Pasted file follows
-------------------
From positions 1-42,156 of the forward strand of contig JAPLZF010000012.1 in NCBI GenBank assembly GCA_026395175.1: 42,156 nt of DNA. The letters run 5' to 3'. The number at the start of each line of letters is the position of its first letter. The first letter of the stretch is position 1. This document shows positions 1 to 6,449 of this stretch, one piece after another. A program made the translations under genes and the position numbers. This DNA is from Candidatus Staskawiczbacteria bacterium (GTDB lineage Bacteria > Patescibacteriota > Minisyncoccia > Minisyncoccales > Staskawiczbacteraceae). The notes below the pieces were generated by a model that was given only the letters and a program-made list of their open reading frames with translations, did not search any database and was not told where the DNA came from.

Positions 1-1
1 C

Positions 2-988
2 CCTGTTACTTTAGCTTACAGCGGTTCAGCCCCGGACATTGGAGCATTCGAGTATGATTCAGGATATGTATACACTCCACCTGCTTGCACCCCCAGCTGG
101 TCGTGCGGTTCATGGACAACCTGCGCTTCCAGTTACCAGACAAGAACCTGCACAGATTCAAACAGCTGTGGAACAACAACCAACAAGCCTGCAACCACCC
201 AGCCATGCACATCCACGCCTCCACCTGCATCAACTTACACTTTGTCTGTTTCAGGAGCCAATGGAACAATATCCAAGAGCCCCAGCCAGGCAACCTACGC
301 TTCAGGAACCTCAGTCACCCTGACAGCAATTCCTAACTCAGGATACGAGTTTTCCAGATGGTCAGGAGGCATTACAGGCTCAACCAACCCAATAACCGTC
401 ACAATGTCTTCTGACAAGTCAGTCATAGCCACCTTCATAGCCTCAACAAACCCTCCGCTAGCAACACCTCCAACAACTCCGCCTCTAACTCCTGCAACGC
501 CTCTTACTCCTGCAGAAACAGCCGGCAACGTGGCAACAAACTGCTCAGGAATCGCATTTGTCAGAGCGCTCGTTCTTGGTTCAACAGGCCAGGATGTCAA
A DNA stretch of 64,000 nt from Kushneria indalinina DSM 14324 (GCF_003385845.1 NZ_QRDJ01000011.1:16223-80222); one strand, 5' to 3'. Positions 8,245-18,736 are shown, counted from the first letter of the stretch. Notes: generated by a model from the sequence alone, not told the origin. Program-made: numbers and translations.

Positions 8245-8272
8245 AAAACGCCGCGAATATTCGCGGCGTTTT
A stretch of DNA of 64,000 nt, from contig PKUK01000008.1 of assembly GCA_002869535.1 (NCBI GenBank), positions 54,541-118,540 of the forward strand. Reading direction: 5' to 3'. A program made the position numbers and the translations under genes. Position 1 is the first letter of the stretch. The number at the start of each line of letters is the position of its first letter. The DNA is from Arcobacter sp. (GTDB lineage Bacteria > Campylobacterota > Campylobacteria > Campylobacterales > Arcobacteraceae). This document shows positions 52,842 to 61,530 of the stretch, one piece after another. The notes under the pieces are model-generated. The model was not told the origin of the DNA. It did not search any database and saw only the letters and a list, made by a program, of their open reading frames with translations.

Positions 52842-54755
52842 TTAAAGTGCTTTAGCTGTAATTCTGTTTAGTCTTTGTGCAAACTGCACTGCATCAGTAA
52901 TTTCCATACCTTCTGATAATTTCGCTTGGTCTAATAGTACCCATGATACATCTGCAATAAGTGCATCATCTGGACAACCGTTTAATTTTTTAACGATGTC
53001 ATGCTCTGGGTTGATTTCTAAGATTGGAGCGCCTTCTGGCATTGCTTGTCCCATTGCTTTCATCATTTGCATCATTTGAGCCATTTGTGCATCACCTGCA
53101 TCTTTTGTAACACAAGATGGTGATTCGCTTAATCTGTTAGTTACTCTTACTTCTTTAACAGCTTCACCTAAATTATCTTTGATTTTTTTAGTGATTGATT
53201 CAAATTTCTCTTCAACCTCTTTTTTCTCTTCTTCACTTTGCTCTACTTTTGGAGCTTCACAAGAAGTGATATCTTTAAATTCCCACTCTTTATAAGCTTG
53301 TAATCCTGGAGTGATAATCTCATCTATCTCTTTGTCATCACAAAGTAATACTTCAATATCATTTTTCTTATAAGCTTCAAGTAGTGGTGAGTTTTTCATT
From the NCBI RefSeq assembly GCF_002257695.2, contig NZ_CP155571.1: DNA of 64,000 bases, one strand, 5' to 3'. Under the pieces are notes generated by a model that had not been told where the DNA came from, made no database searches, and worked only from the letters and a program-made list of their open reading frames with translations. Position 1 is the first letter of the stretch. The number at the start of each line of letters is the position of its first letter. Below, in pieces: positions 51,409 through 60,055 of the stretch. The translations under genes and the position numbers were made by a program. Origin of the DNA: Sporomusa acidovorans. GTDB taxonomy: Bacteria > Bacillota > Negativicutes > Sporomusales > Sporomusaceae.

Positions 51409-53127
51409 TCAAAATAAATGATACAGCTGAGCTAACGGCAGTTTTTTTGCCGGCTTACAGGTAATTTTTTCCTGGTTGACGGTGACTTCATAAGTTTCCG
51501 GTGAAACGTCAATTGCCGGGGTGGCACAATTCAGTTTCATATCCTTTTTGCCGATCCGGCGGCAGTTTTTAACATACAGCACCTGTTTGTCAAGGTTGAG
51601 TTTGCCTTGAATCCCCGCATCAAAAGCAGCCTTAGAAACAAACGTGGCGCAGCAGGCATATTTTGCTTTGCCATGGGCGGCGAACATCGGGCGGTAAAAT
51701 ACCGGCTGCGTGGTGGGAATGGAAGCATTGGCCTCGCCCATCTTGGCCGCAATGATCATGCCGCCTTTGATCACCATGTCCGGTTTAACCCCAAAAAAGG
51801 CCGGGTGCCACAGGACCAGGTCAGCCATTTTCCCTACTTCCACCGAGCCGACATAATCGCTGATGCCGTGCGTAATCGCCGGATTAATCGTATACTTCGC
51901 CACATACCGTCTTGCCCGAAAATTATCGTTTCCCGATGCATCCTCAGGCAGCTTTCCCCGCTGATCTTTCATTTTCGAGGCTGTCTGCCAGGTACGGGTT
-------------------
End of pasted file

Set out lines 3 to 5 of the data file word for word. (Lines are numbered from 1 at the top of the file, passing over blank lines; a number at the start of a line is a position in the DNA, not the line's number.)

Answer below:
1 C

Positions 2-988
2 CCTGTTACTTTAGCTTACAGCGGTTCAGCCCCGGACATTGGAGCATTCGAGTATGATTCAGGATATGTATACACTCCACCTGCTTGCACCCCCAGCTGG